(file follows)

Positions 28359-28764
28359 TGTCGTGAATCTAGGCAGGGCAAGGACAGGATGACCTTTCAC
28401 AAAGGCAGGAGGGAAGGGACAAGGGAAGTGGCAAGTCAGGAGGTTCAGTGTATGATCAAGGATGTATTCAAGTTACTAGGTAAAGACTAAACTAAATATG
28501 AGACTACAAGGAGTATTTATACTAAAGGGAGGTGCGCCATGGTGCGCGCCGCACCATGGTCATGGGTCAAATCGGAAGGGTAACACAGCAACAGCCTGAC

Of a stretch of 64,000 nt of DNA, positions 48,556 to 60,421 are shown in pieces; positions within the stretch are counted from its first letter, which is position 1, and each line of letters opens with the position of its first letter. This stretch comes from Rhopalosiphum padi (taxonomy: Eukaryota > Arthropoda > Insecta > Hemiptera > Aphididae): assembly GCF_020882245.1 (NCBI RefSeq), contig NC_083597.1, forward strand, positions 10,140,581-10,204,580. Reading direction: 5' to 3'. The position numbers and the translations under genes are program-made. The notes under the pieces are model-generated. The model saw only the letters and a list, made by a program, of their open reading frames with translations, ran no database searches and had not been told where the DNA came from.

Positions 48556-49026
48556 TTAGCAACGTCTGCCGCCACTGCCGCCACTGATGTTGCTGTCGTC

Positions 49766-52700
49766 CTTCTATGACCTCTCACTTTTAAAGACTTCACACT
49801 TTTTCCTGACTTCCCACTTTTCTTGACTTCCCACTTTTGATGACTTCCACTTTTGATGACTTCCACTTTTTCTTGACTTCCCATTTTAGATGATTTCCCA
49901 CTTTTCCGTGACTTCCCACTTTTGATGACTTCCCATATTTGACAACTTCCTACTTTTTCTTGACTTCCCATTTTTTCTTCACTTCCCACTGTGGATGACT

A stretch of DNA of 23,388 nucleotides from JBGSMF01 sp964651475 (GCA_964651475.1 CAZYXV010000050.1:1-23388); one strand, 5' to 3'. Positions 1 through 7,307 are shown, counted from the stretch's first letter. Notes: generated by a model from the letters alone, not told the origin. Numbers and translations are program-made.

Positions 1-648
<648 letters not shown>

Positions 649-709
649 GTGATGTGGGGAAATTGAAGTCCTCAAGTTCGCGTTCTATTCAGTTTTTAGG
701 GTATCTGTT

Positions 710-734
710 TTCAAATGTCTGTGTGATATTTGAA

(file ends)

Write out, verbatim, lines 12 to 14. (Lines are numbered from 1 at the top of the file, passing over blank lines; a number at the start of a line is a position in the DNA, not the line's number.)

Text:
A stretch of DNA of 23,388 nucleotides from JBGSMF01 sp964651475 (GCA_964651475.1 CAZYXV010000050.1:1-23388); one strand, 5' to 3'. Positions 1 through 7,307 are shown, counted from the stretch's first letter. Notes: generated by a model from the letters alone, not told the origin. Numbers and translations are program-made.

Positions 1-648
<648 letters not shown>